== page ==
Wednesday, May 14, 2008

BBQ pork: I learnt cooking skills in the kitchen of Shaolin Monastary

I'm calling this BBQ pork because that's what it is referred to as in my all-time favorite movie, God of Cookery. In fact, permit me to rhapsodize on the merits of this glorious cinematic achievement for just a minute here, in case you are unfamiliar. It's the story of a Hong Kong celebrity chef named Steven Chow (who is, conveniently enough, played by the actor/director also named Steven Chow) who has risen to power-mad heights but through a series of down-turning events must learn and prove his worth back again. It is completely hilarious, brilliant, romantic, action-packed, hilarious, food porny, features the Eighteen Brassmen of Shaolin Temple, and has musical numbers! Chances are if we've spent much time together, I've made you watch it with me at some point. If not--you really should go rent it, it's great. I have the poster hanging in my kitchen, actually.


So! BBQ pork. In the movie, Karen Mok's character makes this for Steven Chow and he cries. It turns up again later and causes even more crying. Mine is not that good, but it is a really good use for leftover ribs or whatever else you brought home from Fox Brothers Bar-B-Q. If you, sadly, don't have a great barbeque place that often results in leftovers in your fridge you can use roast pork from the grocery store or leftovers from something else you cooked. Whatever it is, cut it into thin strips and set aside. Cook up a bunch of rice--I made brown rice but that isn't traditional, it's just what I generally make at home. I sliced up 3 small heads of bok choy (fantastic-looking and locally grown!) and set aside. Got 2 tablespoons sesame oil heating in a pan and added in 2 thinly sliced cloves of garlic, 4 minced scallions (both green and white parts), plus 1 teaspoon red pepper flakes. When the garlic was lightly golden (about 1 minute over high heat), I added in the bok choy and stirred it around over high heat until wilty, which took about 3 minutes. Turned down the heat to medium, cleared a space in the center of the pan (push all the bok choy around to the edges in a ring) and added in the pork. Since it is already cooked, it just needs to reheat and possibly get a little flavor. For seasoning, I used 2 teaspoons black bean paste and a little soy sauce and kind of mixed it into the pork. While the bok choy and pork are going, get a little pan going with oil over high heat and fry as many eggs as you have people eating. Keep them runny in the center and let the whites become crispy around the edges. When the eggs are perfectly fried, assemble each bowl with a mound of rice, topped with a pile of bok choy, then some pork, then put the fried egg over all. Sprinkle it with sesame seeds, if you like.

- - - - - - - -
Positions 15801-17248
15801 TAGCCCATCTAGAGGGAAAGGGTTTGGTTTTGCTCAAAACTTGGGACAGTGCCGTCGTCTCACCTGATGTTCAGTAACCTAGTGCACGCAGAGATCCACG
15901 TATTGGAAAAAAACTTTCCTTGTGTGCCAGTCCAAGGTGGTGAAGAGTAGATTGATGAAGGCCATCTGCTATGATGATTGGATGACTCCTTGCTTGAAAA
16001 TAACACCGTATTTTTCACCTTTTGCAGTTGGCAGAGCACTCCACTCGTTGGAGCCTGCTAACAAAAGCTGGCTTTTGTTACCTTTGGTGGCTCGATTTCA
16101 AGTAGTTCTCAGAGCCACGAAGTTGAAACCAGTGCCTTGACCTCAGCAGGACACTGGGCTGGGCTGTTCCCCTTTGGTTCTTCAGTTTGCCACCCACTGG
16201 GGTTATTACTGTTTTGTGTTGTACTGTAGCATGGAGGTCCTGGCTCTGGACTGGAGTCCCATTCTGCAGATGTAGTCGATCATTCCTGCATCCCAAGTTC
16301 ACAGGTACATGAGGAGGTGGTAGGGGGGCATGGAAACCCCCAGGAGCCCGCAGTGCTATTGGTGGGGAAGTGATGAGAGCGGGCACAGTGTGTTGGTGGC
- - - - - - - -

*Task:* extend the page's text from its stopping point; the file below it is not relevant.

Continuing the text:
I forgot to take a picture of it as it cooked or in its preparatory state, so you'll just have to realize that is was good enough to be totally devoured.

1 comment:

Ali said...

I've never watched that movie with you! Non-sequitor: I have been craving that porky tofu you made for aviva and I